Manage your content.  When working with agencies it is still best if you take the lead to manage the content.  It is almost never cost-effective for your agency to enter, adjust and tweak content.  You are best off in the long run to learn at least the basics of the CMS and perform content entry and edits yourself.  It is also advisable that you learn how to perform general maintenance tasks such as user management.

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Share presentations for visibility on SlideShare

YouTube is certainly well known for the success it has shown with marketers. Another effective tool is SlideShare. SlideShare offers the ability to post a presentation that others can view, share and comment upon just as you would a video on YouTube. There are a number of similar services, but SlideShare appears to have a solid user base.

Easy to use and requiring nothing more than a PowerPoint deck, SlideShare is easy to test out for marketing and communications campaigns.

What makes this really easy is a nice Microsoft PowerPoint plug-in. This allows you to work with the SlideShare features and post to the site right from within PowerPoint. Get it here.

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Drupal CMS Alignment with Best Practices

One of the things I fear when working with a developer is that they will claim to be as someone around here did to be a “code monkey.” Good Web site development and campaign delivery is not about creating code. It is about utilizing best practices to provide the best user experience. Those who solely want to work on the code level often miss the forest through the trees

Each CMS must be configured to align with marketing, user interface and other best practices. The following provides for common best practices that should be noted for attention with the Drupal CMS configuration. These items are included in this document to confirm the configuration as the technical defaults are often focused on specific functionality rather than such general best practices

Start Here

A great list of best practices in an easy to read format is available here: http://zzolo.org/thoughts/drupal-basics-and-best-practices Rather than recreate those items, just start and there and then come back to this document for more.

Installation Package

The Drupal core package for download from www.drupal.org has the most basic set of core files and modules. This is always supplemented with additional modules. Use of the Acquia Drupal package distribution from acquia.com can provide a simplified install with a large number of the modules that would have to otherwise be individually installed. This provides the entire core Drupal functions with added services from Acquia. The services from Acquia may not be desired and can be easily disabled.

Module Configurations

The following settings, configurations and modules should be installed and activated.

Configuration Options

The following basic configurations options should be set:

  • PING – Activate ping with a long list of ping servers..
  • User Administration – Any agency account management team Role should have the ability to add and configure users to be authors.
  • File Quota – Set the file size and upload quotas to at least 50 MB or unlimited for all users. The default of around 8 MB is almost always inadequate.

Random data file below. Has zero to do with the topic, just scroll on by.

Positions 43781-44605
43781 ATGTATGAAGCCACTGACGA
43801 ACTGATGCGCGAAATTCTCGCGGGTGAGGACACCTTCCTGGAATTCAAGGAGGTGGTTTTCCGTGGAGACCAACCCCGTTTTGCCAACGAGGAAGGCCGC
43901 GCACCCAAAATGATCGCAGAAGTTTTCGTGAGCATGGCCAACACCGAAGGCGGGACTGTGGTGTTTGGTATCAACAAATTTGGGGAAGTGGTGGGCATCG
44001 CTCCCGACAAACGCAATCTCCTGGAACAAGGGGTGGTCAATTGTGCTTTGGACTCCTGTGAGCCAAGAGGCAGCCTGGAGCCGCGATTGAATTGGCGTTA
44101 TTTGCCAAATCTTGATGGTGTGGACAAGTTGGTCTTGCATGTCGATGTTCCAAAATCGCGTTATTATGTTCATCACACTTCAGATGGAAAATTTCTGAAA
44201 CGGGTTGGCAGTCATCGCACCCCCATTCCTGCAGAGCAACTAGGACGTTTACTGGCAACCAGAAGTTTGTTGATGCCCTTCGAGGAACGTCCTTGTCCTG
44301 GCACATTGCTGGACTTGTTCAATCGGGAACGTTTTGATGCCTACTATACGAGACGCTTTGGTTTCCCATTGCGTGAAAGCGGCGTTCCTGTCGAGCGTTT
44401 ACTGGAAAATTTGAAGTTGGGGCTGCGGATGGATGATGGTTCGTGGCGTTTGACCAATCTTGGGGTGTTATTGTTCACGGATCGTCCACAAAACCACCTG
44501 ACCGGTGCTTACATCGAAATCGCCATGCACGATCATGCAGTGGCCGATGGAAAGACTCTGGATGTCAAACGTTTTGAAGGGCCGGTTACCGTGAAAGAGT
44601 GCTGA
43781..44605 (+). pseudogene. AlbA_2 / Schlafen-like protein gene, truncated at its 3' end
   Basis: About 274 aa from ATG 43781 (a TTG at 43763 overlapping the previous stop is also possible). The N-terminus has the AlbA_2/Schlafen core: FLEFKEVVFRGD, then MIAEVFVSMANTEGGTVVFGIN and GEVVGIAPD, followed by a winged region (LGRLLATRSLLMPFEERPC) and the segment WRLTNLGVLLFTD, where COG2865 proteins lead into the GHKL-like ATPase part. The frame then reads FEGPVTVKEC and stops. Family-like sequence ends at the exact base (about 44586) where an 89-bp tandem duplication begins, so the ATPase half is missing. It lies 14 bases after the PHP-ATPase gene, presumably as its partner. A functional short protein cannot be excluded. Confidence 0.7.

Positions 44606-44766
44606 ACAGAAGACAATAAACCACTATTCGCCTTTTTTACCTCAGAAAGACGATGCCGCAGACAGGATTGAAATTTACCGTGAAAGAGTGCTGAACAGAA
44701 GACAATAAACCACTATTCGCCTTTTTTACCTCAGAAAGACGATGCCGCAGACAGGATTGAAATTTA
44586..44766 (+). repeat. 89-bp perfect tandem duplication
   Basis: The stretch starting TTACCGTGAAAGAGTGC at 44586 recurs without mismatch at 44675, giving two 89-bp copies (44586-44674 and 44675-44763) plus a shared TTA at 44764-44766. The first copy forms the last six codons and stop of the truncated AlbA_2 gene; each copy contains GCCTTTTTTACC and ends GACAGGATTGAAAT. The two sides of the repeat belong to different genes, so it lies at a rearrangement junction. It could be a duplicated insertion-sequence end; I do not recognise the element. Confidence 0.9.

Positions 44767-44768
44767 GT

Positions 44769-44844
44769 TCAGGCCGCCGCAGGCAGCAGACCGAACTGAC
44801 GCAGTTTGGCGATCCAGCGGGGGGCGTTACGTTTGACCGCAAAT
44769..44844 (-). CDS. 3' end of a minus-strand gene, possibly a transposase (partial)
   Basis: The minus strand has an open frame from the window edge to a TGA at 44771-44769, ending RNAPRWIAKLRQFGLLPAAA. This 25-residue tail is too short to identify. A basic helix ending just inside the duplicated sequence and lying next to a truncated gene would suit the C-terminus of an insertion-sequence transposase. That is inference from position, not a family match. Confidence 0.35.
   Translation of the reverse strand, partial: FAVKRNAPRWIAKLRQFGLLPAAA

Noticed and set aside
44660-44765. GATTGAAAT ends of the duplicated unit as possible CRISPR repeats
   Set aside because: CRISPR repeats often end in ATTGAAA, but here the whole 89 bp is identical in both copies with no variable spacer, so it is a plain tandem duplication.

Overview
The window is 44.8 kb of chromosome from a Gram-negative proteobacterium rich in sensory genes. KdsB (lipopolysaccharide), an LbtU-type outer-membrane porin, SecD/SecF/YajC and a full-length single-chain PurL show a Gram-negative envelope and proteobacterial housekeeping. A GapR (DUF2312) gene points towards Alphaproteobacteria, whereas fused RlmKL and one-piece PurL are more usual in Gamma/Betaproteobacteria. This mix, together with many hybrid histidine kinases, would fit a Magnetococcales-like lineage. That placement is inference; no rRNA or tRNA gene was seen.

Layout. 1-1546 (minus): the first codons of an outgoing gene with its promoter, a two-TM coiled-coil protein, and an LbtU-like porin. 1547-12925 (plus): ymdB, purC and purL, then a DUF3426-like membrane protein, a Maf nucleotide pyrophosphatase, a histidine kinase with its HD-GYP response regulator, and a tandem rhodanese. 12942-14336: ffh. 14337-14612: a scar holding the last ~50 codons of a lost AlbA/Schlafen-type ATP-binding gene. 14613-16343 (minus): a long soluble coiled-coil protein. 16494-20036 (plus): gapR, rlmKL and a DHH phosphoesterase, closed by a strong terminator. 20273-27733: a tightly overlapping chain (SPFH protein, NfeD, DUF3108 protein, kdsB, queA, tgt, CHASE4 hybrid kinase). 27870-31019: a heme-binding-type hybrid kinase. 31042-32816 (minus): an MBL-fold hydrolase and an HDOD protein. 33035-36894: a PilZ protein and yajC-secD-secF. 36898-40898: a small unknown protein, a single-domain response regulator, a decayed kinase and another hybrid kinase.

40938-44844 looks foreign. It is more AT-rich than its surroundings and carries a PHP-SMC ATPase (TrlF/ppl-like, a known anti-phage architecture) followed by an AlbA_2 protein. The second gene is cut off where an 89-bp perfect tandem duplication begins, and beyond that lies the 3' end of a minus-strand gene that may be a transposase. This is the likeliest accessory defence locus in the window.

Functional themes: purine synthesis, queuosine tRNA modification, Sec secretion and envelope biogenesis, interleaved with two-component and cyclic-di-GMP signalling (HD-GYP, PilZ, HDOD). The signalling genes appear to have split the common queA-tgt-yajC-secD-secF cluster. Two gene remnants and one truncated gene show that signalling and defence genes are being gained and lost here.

• Full HTML – Set FULL HTML as the default input format.
  • File attachments – Activate file attachment capability for all users.
  • Video – Activate the video module for the easy inclusion of YouTube and other videos.

Modules

Modules provide functionality beyond the Drupal “Core.” It is the underlying philosophy of the Drupal CMS that any installation will contain a variety of these modules to provide services beyond the basic items built-into the CMS. The main issue when selecting these modules is that they are maintained by individuals often with no real development plan. They may break, be withdrawn or be incompatible with future versions of the Drupal core.

Even so, be sure to check the Drupal module availability prior to developing custom code.

The following are a variety of helpful modules that appear to be well maintained and respected by the Drupal community. This list has been determined based upon Drupal community recommendations and other base level best practice requirements.

Basic Modules

The following modules should e downloaded and installed for all sites. They provide base level functions that should be expected for delivery on all sites.

Basic Drupal Module Configuration

Draft

http://redesign.pparx.org/admin/settings/draft

This provides a method for an editing review with a draft of content. This way someone can make changes and hold then for review or come back later and complete edits and then publish.

To turn this on:

Place a check box in the “Allow drafts when editing” box

CustomError

http://redesign.pparx.org/admin/settings/customerror

This provides for a custom page to be displayed when Web server or browser error occurs. This is important otherwise a blank page is displayed with very little wrapper display.

To turn this on:

Design page nodes or HTML files to display for 403 and 404 errors and place these details in the settings.

Page Title

On content creation pages, gives you the chance to specify the page title rather than defaulting to the content’s title.